Image: Sanlorenzo 460EXP via Arcon Yachts
The world of luxury yachting is one which is constantly evolving, always changing with the ebb and flow of fashion, and forever dictated by the whims of the global elite, for whom money is little object. Not so long ago, the main trend in superyachting seemed to have relatively little – if anything at all – to do with actual sailing; it was all about pulling up in some trendy hotspot, and using your yacht as a portable luxury home in which to party and live the high life.
However, times are changing, and a new, younger generation of yachting enthusiasts have taken the helm, so to speak. For these youngsters, the open seas are seen as more of a challenge than an obstacle separating them from their next bottle of Cristal, and their thrill-seeking attitude and taste for adventure (as well as their love of instagrammable ‘experiences’) have seen a huge spike in the sales and chartering of explorer yachts.
These explorer vessels have been one of the defining trends in the superyacht industry in recent years, and market analysts expect things to continue along the same lines as yacht buyers become ever younger, and adventure is placed higher on people’s lists of priorities than more traditional luxury items. Explorers are smaller, lighter, and considerably more practical than the more traditional superyacht, and are more specifically designed as hardy, seaworthy vessels. For many young yacht owners, their desires for owning a yacht in the first place were driven by a need to get away from civilisation, or even to achieve a once-in-a-lifetime style experience such as crossing the Indian Ocean, or travelling south to see the aurora over the Antarctic.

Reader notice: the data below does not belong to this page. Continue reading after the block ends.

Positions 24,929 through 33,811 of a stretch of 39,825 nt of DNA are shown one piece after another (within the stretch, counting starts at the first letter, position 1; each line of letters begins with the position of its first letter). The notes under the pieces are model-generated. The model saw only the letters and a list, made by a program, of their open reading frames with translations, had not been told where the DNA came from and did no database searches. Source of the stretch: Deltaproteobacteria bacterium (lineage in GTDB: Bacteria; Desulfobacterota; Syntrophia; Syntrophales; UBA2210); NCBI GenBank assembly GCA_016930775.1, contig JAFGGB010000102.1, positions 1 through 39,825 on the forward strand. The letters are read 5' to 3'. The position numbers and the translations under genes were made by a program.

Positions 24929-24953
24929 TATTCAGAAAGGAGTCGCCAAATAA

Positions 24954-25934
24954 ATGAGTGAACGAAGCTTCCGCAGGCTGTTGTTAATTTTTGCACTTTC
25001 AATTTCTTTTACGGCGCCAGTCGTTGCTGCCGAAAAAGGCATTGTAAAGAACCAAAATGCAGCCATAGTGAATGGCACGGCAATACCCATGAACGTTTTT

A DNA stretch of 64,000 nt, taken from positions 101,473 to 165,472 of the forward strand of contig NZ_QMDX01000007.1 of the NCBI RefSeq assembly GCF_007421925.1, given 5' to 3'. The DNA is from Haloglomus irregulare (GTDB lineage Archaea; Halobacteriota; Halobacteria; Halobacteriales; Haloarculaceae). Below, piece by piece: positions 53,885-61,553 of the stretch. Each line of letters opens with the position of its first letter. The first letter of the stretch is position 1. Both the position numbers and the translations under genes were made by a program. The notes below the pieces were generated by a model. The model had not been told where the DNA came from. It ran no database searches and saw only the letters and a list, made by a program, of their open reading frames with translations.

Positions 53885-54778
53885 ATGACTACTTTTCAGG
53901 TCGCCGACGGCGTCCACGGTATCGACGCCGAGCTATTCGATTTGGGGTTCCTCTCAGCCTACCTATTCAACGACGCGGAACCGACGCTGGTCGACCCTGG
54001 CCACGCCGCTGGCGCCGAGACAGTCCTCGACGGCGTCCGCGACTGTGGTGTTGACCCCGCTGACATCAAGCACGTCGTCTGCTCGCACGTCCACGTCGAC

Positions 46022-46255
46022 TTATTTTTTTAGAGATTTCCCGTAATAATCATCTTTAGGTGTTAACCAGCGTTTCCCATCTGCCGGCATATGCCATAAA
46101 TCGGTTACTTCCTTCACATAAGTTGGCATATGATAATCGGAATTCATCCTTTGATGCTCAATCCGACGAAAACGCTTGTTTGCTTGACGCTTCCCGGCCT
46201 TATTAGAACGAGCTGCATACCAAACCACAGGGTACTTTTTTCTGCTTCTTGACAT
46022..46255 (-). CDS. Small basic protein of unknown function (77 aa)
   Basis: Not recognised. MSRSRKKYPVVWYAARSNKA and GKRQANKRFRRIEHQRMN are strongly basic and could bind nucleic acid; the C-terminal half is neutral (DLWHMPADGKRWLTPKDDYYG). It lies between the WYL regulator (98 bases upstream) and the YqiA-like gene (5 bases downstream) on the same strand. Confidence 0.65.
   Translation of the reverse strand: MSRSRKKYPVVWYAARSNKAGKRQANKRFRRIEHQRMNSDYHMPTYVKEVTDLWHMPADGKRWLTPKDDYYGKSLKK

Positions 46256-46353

However, one interesting feature of this trend is that many of the more rugged and ‘ship-like’ features of some explorers might actually be fairly superficial, and are almost certainly only skin-deep. While they are capable of taking on large distances and potential difficult conditions, it’s likely few superyacht explorers will really push themselves too far outside of their comfort zone. In many ways, explorers are like a lot of modern SUVs – burly, tough looking vehicles designed to go off the beaten track… but actually are rarely – if ever – used for anything out of the ordinary, or in any way differently than any other car.
If nothing else, this does demonstrate an interesting direction for the superyacht industry; offering vessels which combine the ‘authentic’ appearance of an ocean-crossing ship with the sort of interiors the super-rich have come to expect from their vehicles.